Hippocrates and Pliny the Elder strongly encouraged the consumption of garlic because of its profound health virtues. Indeed, the "stinking rose" (and, ironically, a member of the lily family) has a long history of offering a veritable cornucopia of heart-healthy benefits – a reputation that it absolutely deserves.
Aromatic, delectably pungent, and a must for heart-health, garlic is also one of 40 foods featured in the WomenHeart's All Heart Family Cookbook.
Thanks to garlic's rich antioxidant content in the form of allicin, plus vitamins A and C, study after study has shown that regularly eating garlic can lower LDL and raise HDL cholesterol levels, as well as prevent, reduce, and even reverse the development of atherosclerosis.
Garlic is also a terrific source of salt-lowering potassium, which in turn reduces blood pressure. And it's rich in folate, which lowers blood pressure and homocysteine levels, relaxes blood vessels, and improves blood flow. Plus, garlic has been shown to reduce blood sugar levels, help prevent the formation of blood clots, stave off heart disease and reduce the risk of suffering a heart attack.
A study investigated how garlic might benefit 30 people with preexisting coronary heart disease. Each day for three months, participants consumed one gram of peeled and crushed raw garlic. The results showed a significant reduction in total cholesterol and triglycerides and a significant increase in HDL. The study also concluded that garlic successfully inhibits the formation of blood clots.
Another study investigating whether eating garlic might help reduce blood clots followed men ranging in 40 to 50 years in age who ate one clove of garlic (approximately three grams) each day for 16 weeks. Tested six months after their last daily clove, the men, on average, reduced their cholesterol levels by 20 percent and reduced their serum thromboxane – a lipid in your blood that encourages clot formation – by a dramatic 80 percent!
Further research on garlic's impact on moderately high cholesterol levels has proven positive. Every day for six months, 56 men ranging in age from 32 to 68 years consumed about seven grams of pure garlic extract. On average, they achieved a six to seven percent reduction in total cholesterol, a near five percent reduction in LDL cholesterol, and over a five percent decrease in blood pressure.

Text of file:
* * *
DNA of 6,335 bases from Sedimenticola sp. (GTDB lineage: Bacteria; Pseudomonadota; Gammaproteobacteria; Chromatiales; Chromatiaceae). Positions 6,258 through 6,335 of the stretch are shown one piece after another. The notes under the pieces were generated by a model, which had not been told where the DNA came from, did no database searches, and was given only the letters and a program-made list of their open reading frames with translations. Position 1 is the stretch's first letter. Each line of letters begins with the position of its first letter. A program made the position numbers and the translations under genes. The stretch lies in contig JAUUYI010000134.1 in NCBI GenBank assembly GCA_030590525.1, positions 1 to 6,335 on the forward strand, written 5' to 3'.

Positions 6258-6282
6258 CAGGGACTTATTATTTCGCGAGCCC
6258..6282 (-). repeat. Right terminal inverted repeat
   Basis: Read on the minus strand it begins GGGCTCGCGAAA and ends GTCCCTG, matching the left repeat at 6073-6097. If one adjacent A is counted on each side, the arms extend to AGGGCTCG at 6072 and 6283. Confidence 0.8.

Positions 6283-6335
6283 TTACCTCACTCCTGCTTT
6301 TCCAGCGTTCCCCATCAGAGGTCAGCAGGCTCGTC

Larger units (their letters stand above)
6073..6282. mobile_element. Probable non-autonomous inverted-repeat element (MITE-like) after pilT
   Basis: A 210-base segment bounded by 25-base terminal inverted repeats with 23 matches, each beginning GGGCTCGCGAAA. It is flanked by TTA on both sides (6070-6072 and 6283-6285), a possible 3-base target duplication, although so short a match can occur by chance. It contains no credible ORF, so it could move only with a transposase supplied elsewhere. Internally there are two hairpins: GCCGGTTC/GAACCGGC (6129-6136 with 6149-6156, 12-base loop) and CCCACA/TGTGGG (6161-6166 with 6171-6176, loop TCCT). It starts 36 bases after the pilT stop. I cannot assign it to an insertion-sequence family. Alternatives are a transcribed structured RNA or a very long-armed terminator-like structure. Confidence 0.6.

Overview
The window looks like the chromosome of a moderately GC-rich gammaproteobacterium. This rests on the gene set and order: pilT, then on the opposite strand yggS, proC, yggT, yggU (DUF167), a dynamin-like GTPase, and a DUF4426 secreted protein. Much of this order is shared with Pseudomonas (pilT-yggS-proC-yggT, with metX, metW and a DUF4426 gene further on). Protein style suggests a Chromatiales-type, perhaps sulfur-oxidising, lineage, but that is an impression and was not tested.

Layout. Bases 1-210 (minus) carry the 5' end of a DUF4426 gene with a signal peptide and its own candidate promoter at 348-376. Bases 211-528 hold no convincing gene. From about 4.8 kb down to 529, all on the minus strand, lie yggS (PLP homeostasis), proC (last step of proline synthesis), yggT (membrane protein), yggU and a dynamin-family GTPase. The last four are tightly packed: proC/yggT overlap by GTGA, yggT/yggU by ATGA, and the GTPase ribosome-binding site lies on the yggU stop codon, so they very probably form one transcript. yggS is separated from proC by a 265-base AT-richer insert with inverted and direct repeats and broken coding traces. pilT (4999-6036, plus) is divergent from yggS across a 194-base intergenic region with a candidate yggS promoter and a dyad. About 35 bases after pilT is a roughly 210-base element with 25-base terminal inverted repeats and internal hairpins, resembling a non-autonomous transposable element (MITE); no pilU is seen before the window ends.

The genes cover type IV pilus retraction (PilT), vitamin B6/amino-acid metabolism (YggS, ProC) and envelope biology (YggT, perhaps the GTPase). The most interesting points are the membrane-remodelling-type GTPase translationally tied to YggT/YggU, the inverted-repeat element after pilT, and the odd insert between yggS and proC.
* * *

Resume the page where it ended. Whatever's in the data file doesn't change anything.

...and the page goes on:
In addition to adding a distinct savory flair to your food, garlic's heart-healthy benefits are encouragment enough to make the "stinking rose" a part of your daily life.
8 ounces whole wheat rotini pasta
1/4 cup extra-virgin olive oil
1 medium onion, chopped
1 red bell pepper, thinly sliced
3 cloves garlic, minced
1 carrot, sliced
1 small yellow squash, sliced
1 cup broccoli florets
1/2 teaspoon ground black pepper
1/4-1/2 teaspoon crushed red pepper
1 1/2 cups small frozen cooked shrimp, thawed
1/2 cup grape tomatoes, halved
1/3 cup (1 1/3 ounces) freshly grated Parmesan cheese
1. Prepare the pasta according to package directions. Drain and place in a large serving bowl.
2. Meanwhile, heat the oil in a large skillet over medium-high heat. Add the onion, bell pepper, and garlic and cook, stirring occasionally, for 3 minutes, or until lightly browned. Add the carrot, squash, broccoli, black pepper, and crushed red pepper. Cook, stirring constantly, for 5 minutes longer, or until crisp-tender.
4. Stir in the shrimp and tomatoes and cook for 3 minutes, or until heated through. Pour over the pasta and sprinkle with the cheese.
Heart healthy ingredients: 9
Per serving: 296 calories, 103 calories from fat, 12 g total fat, 2 g saturated fat, 7 g monounsaturated fat, 2 g polyunsaturated fat, 36 mg cholesterol, 126 mg sodium, 37 g carbohydrates, 6 g fiber, 5 g sugar, 12 g protein
Adapted from WomenHeart's All Heart Family Cookbook
Information from Kathy Kastan, LCSW, MA ED, and Suzanne Banfield, PhD, with Wendy Leonard and the members of WomenHeart: The National Coalition for Women with Heart Disease.
For more information:
Women's Heart Foundation
To get your fill of garlicky goodness, attend one of the Garlic Festivals held around the country.
Gilroy Garlic Festival
The Vermont Garlic & Herb Festival
Hudson Valley Garlic Festival
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